Measuring angle of egg to determine laying date.
Nest 35, April 16 2021 at Lelystad colony, the Netherlands (52°30'36.17"N 005°25'11.70"E).

All visits to the breakwaters by kayak, May 16 2019 at Lelystad colony, the Netherlands (52°30'36.17"N 005°25'11.70"E).

Ringing of Caspian Gull Larus cachinnans, May 21 2020 at Lelystad colony, the Netherlands (52°30'36.17"N 005°25'11.70"E).
Ringing of Caspian Gull Larus cachinnans, May 21 2020 at Lelystad colony, the Netherlands (52°30'36.17"N 005°25'11.70"E).
Yellow-legged Gull michahellis male x Herring Gull argenteus 97 8CY female, but nest was never located (always on this post). June 02 2020, Lelystad colony, the Netherlands (52°30'36.17"N 005°25'11.70"E). Herring Gull 97 was ringed as 4CY on September 15 2016 at Brouwersdam, the Netherlands.

Nest 034, with male Caspian Gull Larus cachinnans and female Herring Gull Larus argentatus argenteus. May 07 2020, Lelystad colony, the Netherlands (52°30'36.17"N 005°25'11.70"E).

Nest 029 with 5-eggs clutch. May 07 2020, Lelystad colony, the Netherlands (52°30'36.17"N 005°25'11.70"E).

Caspian Gull Larus cachinnans F|X 1CY, May 21 2020, Lelystad, The Netherlands (52°30'36.17"N 005°25'11.70"E). Picture: Merijn Loeve.
Bird hatched at
"nest 02" in season 2020.
Caspian Gull Larus cachinnans F|X 1CY, May 21 2020, Lelystad, The Netherlands (52°30'36.17"N 005°25'11.70"E). Picture: Merijn Loeve.
Measurements on this bird, hatched at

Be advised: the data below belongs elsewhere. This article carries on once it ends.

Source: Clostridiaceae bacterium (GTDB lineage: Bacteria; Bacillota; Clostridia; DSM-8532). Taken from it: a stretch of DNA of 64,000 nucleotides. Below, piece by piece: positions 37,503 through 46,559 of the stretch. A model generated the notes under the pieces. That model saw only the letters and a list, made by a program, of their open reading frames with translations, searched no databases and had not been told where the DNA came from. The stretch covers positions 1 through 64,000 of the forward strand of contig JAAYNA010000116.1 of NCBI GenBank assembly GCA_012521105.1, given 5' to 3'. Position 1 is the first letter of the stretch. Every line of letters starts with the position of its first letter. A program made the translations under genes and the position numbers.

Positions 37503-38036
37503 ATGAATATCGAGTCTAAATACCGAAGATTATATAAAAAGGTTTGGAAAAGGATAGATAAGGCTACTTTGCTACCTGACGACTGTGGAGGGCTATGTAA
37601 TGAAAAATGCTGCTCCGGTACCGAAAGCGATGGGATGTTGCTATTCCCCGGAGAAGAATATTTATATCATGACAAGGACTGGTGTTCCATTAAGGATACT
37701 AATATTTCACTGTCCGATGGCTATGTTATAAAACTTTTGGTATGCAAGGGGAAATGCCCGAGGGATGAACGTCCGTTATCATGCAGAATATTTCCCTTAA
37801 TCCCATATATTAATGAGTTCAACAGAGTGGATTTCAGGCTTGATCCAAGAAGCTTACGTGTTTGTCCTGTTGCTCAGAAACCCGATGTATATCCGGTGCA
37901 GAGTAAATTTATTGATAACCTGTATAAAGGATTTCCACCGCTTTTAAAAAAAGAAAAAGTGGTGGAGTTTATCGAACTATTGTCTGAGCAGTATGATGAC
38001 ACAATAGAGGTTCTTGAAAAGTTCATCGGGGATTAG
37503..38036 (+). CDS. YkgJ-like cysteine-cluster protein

"nest 02" in season 2020.
Caspian Gull Larus cachinnans F|5 1CY, September 19 2020, Portugal. Picture: Rui Viana.
Bird hatched at
"nest 33" in season 2020 and already in Portugal by September.
Nest 15 code sprayed on the block again in fall. Nice illustration of increase of vegetation over the season, in which it is hard to locate chicks. "Somewhere down there should be the nest!", September 11 2020 at Lelystad colony, the Netherlands (52°30'36.17"N 005°25'11.70"E).
Collecting bamboo sticks and code nests after the breeding season, September 11 2020 at Lelystad colony, the Netherlands (52°30'36.17"N 005°25'11.70"E).
New codes on the blocks for the nests after the breeding season, September 11 2020 at Lelystad colony, the Netherlands (52°30'36.17"N 005°25'11.70"E).
Nest 14 and a satisfied coordinator, September 11 2020 at Lelystad colony, the Netherlands (52°30'36.17"N 005°25'11.70"E).
Nest 05 code sprayed on the block again in fall. Hopefully still visible when season 2021 starts. September 11 2020 at Lelystad colony, the Netherlands (52°30'36.17"N 005°25'11.70"E).
Trapping breeding (sub)adults at the nest to attach colour tibia rings: ringers Roland-jan Buijs & Leon Kelder. April 23 2021, De Kreupel. Picture: Merijn Loeve.
Head dimensions of breeding (sub)adults. April 23 2021, De Kreupel. Picture: Merijn Loeve.
Grey tone of upperparts in breeding (sub)adults. April 23 2021, De Kreupel. Picture: Merijn Loeve.
Measure weight of breeding (sub)adults. April 23 2021, De Kreupel. Picture: Merijn Loeve.
Wingtip patterns in breeding (sub)adults. April 23 2021, De Kreupel. Picture: Merijn Loeve.
Coordinator for cachinnans research at De Kreupel, ecologist for Staatsbosbeheer: Leon Kelder. April 23 2021, De Kreupel. Picture: Merijn Loeve.
Ringer for cachinnans research at De Kreupel & Lelystad, ecologist for Buijs Ecoconsult: Roland-Jan Buijs. April 23 2021, De Kreupel. Picture: Merijn Loeve.
Merijn Loeve holding a Polish cachinnans which just received it's new red tibia ring. April 23 2021, De Kreupel. Picture: Leon Kelder.